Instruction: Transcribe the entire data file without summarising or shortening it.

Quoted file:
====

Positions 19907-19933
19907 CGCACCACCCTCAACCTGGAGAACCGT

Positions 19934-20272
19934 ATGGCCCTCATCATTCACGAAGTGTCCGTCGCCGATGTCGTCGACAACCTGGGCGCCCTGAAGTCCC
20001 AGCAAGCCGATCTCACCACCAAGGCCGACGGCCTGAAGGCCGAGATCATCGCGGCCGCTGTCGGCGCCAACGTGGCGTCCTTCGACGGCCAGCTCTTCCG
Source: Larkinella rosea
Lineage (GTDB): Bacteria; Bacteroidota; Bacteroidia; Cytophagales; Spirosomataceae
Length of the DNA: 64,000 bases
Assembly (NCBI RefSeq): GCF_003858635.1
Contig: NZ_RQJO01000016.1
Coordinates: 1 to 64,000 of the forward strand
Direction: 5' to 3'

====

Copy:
Positions 19907-19933
19907 CGCACCACCCTCAACCTGGAGAACCGT

Positions 19934-20272
19934 ATGGCCCTCATCATTCACGAAGTGTCCGTCGCCGATGTCGTCGACAACCTGGGCGCCCTGAAGTCCC
20001 AGCAAGCCGATCTCACCACCAAGGCCGACGGCCTGAAGGCCGAGATCATCGCGGCCGCTGTCGGCGCCAACGTGGCGTCCTTCGACGGCCAGCTCTTCCG
Source: Larkinella rosea
Lineage (GTDB): Bacteria; Bacteroidota; Bacteroidia; Cytophagales; Spirosomataceae
Length of the DNA: 64,000 bases
Assembly (NCBI RefSeq): GCF_003858635.1
Contig: NZ_RQJO01000016.1
Coordinates: 1 to 64,000 of the forward strand
Direction: 5' to 3'